Since 2002 Perimeter Institute has been recording seminars, conference talks, public outreach events such as talks from top scientists using video cameras installed in our lecture theatres. Perimeter now has 7 formal presentation spaces for its many scientific conferences, seminars, workshops and educational outreach activities, all with advanced audio-visual technical capabilities.
Recordings of events in these areas are all available and On-Demand from this Video Library and on Perimeter Institute Recorded Seminar Archive (PIRSA). PIRSA is a permanent, free, searchable, and citable archive of recorded seminars from relevant bodies in physics. This resource has been partially modelled after Cornell University's arXiv.org.
Accessibly by anyone with internet, Perimeter aims to share the power and wonder of science with this free library.
In order to solve the problem of time in quantum gravity, various approaches to a relational quantum dynamics have been proposed. In this talk, I will exploit quantum reduction maps to illustrate a previously unknown equivalence between three of the well-known ones: (1) relational observables in the clock-neutral picture of Dirac quantization, (2) Page and Wootters’ (PW) Schrödinger picture formalism, and (3) the relational Heisenberg picture obtained via symmetry reduction. Constituting three faces of the same dynamics, we call this equivalence the trinity.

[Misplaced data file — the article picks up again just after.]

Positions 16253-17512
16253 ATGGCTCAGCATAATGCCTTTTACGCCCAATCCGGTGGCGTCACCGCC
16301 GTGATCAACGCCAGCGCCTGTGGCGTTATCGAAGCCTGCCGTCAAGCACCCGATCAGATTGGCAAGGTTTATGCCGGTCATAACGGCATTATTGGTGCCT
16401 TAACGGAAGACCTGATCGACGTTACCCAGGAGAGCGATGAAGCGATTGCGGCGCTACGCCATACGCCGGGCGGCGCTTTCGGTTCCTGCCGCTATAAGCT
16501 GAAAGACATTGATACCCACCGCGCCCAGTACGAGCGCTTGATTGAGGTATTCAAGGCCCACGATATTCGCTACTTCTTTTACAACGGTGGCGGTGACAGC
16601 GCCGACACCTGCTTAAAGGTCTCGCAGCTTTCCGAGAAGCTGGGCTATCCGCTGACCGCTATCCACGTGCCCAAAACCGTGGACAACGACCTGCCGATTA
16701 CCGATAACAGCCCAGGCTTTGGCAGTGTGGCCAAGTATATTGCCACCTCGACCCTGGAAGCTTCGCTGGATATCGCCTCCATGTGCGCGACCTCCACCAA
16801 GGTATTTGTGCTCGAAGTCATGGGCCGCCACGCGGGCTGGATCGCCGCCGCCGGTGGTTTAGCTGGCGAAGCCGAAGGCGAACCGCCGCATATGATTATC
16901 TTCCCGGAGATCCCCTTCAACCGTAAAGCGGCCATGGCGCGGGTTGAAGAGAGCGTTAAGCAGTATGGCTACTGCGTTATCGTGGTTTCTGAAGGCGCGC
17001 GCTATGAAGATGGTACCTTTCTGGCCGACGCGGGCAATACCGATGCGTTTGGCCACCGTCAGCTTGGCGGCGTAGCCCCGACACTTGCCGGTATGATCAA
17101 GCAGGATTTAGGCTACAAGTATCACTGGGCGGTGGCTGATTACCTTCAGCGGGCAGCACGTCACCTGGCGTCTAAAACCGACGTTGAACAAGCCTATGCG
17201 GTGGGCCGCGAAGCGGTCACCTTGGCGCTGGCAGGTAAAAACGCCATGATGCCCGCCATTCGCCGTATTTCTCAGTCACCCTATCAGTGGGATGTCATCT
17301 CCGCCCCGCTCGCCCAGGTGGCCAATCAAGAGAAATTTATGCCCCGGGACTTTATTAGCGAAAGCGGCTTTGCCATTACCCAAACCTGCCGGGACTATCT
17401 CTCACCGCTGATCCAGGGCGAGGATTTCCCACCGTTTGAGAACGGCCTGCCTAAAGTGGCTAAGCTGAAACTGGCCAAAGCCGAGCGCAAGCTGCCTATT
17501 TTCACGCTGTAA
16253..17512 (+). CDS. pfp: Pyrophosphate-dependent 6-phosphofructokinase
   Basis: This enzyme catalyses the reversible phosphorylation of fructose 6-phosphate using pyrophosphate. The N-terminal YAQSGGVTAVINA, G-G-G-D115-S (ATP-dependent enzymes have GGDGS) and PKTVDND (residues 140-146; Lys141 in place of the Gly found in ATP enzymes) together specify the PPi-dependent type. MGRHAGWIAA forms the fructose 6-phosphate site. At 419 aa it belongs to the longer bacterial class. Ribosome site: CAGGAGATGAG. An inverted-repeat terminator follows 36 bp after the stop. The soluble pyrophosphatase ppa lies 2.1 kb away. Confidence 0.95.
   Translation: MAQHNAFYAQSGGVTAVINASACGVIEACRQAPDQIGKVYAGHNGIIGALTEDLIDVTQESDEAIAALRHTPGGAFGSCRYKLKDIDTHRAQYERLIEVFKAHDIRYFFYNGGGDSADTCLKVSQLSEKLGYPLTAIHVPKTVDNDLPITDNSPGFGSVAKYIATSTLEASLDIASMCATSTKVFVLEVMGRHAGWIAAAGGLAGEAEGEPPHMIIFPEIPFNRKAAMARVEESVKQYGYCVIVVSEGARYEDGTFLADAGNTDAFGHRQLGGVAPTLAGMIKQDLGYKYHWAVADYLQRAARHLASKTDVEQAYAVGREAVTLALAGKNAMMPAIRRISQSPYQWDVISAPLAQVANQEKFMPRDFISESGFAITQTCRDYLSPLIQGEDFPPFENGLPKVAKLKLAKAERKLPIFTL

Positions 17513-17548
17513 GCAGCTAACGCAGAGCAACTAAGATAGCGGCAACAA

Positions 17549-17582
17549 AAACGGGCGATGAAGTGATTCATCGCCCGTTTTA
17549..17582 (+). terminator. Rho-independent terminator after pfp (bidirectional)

It is expected that the Betti version of the geometric Langlands program should ultimately be about the equivalence of two 4-dimensional topological field theories. In this talk I will give an overview of ongoing work in categorified sheaf theory and explain how one can use it to describe the categories of boundary conditions arising on the spectral side.
I'll explain the TFT perspective on holomorphic-topological twists of 3d N=4 and 4d N=2 theories, and outline some connections between the topics discussed in Justin and Davide's previous lectures, and various ongoing work of Justin, Philsang, Kevin, Davide, Tudor, myself, etc.
The area law for entanglement provides one of the most important connections between information theory and quantum many-body physics. It is not only related to the universality of quantum phases, but also to efficient numerical simulations in the ground state (i.e., the lowest energy state). Various numerical observations have led to a strong belief that the area law is true for every non-critical phase in short-range interacting systems [1].